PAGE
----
This was fun to write about. A new study around Chernobyl has analysed the effect of radiation on bird health. Birds use antioxidants for a variety of activities. The research studied the health of birds which 1) migrate long distances 2) lay large eggs 3) Develop bright plumage using carotenoid, a type of antioxidant. All these three activities take up large quantities of antioxidants. Radiation creates free radicals which damages DNA. This damage can be limited if there are enough antioxidants in the body to soak up the free radicals. The researchers A.P. Møller and T.A Mousseau hypothesized that because birds in the above 3 categories had fewer antioxidants left to mop up dangerous free radicals, these birds would be most adversely affected by exposure to radiation around Chernobyl. Their hypothesis was supported by their test results.
The story was reported in a number of press releases (July 12 2007). The Economist has a different take on it. According to them the results cast light on the theory of sexual selection as well. This theory among other things tries to explain adornment and ornamentation in animals such as the peacock' s tail, bright plumage, the fantastic feathers of the birds of paradise. Such features are clearly detrimental to the bearers health. Why does the utilitarian process of natural selection allow such flagrant excess? Colorful plumage in birds is usually a sexual signal influencing mate choice. The signal may be arbitrary or it may be a sign of underlying good health or good genes. The Economist argued that since the carotenoid-based bright red and yellow plumage birds declined in health, the plumage really does come at a price indicating underlying good health.
But I think there is a problem with this argument. The report in the Economist was correct is saying that there is a debate in biology between those who think signals such as flashy feathers are essentially arbitrary and those who think they are signs of underlying health and good genes. Let's look at this using just female choice. In the "arbitrary" or "good taste" model first enunciated by R.A. Fisher, an initial bias towards a particular feature say bright color is set up by chance, essentially some females may take a fancy for a particular color. Because of this initial bias, natural selection will favor females who go along with the fashion because her son will inherit his father's bright color and her daughter will inherit her preference for bright color. This then sets an ever increasing evolutionary spiral of brighter colors in males and stronger discrimination for brighter color in females. The bright plumage develops because it acts as a label for sexual attractiveness. In this case even though being bright takes up large amounts of antioxidants, being fashionable by in itself is adaptive, since it leads to greater reproductive success.
In another model known as "good sense", the females actively are discriminating for underlying good health using bright color as an indicator. Loss of color may be an early sign of parasite infestation, so females can use brightness as a diagnostic tool. This will set up selection in males to deceive the female by false advertisement of bright color. In effect even an unhealthy male
who manages to produce a bright color will prosper. This in turn will set up a counter-selection in females to see through this deceit. Again male color and female discrimination will evolve, in evolutionary biologist Helena Cronin's memorable words, over generations "the females utilitarian stethoscope gradually burgeoning into a brilliant kaleidoscope". This model was modified into the "handicap" hypothesis by A. Zahavi who argued that advertisement has to be costly to reveal the true health of the male. Think of conspicuous consumption. If you buy an expensive car, it will cost you financially, but at the same time you are signalling to society that you are quite well off. What you lose in cash, you gain in enhanced social status and its benefits. In this sense, according to Zahavi females prefer the most handicapped males. In the "good sense" or handicap model only the healthiest males would be able to allocate large amounts of carotenoid antioxidants to color their feathers and still manage to stay alive at least long enough to reproduce.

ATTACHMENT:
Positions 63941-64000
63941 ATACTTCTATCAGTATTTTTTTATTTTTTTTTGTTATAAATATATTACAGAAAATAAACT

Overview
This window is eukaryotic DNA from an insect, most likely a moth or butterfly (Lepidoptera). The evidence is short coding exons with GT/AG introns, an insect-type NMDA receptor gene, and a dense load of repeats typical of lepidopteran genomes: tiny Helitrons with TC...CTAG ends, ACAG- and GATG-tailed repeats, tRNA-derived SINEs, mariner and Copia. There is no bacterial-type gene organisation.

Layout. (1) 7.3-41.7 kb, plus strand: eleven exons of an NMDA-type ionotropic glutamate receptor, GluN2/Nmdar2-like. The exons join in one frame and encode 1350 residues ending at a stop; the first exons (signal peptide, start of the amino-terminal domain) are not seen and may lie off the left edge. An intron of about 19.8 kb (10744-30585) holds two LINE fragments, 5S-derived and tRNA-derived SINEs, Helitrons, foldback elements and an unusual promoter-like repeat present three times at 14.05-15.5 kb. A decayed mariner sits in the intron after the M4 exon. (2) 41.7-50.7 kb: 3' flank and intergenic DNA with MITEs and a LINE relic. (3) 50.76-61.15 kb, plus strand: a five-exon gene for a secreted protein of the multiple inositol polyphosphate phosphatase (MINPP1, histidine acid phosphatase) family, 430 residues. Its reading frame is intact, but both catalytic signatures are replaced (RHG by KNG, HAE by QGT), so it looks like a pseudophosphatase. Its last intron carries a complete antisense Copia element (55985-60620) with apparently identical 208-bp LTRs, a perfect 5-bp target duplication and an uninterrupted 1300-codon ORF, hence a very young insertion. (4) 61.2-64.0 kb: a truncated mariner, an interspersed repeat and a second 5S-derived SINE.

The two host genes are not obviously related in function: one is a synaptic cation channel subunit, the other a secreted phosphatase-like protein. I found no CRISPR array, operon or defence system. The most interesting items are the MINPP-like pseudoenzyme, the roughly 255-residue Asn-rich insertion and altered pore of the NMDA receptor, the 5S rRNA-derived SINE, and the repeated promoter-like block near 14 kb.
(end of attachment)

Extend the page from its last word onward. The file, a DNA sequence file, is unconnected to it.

After this long discussion, the conclusion is brief. The effect of both types of female choice ultimately results in bright plumage which means large usage of carotenoid which in turn imposes a health cost on the male. Carotenoid based plumage comes at a price regardless of which type of female choice produced it. So the harm to bright colored birds cannot be use to discriminate between the two hypothesis.
An interesting point to note here is that the original research although indicated that the bright plumage may be sexual signals, did not address the issue whether the decline in bright colored bird's health could be considered a test for the two models of sexual selection. This inference was drawn by the Economist reporter. I emailed my above objection to the science editor of the Economist. He was kind enough to write back saying "I do take your second point, though, that Fisher's original model can accidentally impose health costs. I shall investigate the matter further".
The first point was my objection that the bright color was a sexual signal in the first place. Sexual selection holds a special place in modern evolutionary theory. W.D. Hamilton one of the most influential evolutionary biologists of the 20th century once remarked, that if he understood why there are certain bird species in which both sexes are brightly colored, he would die happy. Unfortunately he died of a mosquito bite in March 2000 (complication due to malaria) without solving this mystery. The debate is sure to rage on in the coming years.